The long-awaited Constantinople hard fork of the Ethereum network will be held later. A potential vulnerability has been discovered in the update code that compromises the entire network.

False start

ChainSecurity, a smart contracts audit firm, informed in its Tuesday statement that one of the planned elements of the update, Ethereum Improvement Proposal (EIP) 1283, could, if deployed, create a security loophole through which attackers could steal user assets.

“The upcoming Constantinople Upgrade for the ethereum network introduces cheaper gas cost for certain SSTORE operations. As an unwanted side effect, this enables reentrancy attacks when using address.transfer(...) or address.send(...) in Solidity smart contracts. Previously these functions were considered reentrancy-safe, which they aren’t any longer.”

During the conference call, the Ethereum core developers, creators of Ethereum clients and other applications, agreed that it was necessary to postpone the activation of the hard fork until a solution to this problem was found.

Vitaly Buterin, developers Hudson Jameson, Nick Johnson and Evan Van Ness, as well as Afri Shoedon from Parity and others participated in the discussion. The new possible date of Constantinople activation will be discussed during the weekly call conference this Friday, on 18 January.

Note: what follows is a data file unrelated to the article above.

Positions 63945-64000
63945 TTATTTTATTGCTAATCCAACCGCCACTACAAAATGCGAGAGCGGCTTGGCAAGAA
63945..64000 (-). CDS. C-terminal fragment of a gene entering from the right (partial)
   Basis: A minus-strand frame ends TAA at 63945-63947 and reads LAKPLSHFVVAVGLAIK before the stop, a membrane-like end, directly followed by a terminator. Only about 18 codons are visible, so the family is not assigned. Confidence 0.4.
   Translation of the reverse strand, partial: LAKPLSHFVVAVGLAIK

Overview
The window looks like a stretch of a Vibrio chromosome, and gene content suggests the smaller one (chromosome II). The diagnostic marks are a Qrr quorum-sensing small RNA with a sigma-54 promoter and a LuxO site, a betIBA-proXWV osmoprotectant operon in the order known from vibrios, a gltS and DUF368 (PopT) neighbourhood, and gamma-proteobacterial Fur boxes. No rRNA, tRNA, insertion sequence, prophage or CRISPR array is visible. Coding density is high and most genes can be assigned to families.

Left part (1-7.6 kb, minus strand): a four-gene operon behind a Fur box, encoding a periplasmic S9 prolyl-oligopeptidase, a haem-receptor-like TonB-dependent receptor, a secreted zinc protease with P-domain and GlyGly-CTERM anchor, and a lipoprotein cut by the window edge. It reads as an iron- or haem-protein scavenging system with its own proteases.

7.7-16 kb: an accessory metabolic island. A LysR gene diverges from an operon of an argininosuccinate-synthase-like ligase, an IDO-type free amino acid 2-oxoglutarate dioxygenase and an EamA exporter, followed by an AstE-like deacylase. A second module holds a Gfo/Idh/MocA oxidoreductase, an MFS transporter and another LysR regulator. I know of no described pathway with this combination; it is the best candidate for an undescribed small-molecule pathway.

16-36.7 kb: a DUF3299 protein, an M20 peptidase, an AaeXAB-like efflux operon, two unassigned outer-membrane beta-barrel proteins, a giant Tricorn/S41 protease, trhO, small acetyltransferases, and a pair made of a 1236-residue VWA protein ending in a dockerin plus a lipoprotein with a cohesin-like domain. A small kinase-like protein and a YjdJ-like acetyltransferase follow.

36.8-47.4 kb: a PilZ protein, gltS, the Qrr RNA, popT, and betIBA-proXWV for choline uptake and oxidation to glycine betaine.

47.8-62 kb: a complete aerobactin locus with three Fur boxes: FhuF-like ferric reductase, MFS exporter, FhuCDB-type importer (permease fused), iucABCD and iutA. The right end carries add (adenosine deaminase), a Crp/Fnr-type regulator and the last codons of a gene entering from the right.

Previously it was expected that hardfork Constantinople would take place on 17 January.

Bug from the past

When discussing the discovered vulnerability, Ethereum developers suggested that fixing it might take too long. The bug called “reentrance attack” allows an attacker to repeat the same function many times without notifying other users. This vulnerability works in a similar way as the bug, which allowed fraudsters to steal funds from the decentralized organization DAO in 2016.

The attack on the decentralized autonomous organization The DAO occurred on 17 June 2016. It resulted in stealing 3.6 million ether tokens or more than $64 million at the rate on the day of the attack. The kidnappers took advantage of the vulnerability in The DAO code.

In mid-July, Ethereum community decided to activate a hard fork in order to return the stolen funds, but part of the community did not agree with this decision and continued supporting the original Ethereum blockchain, calling it Ethereum Classic.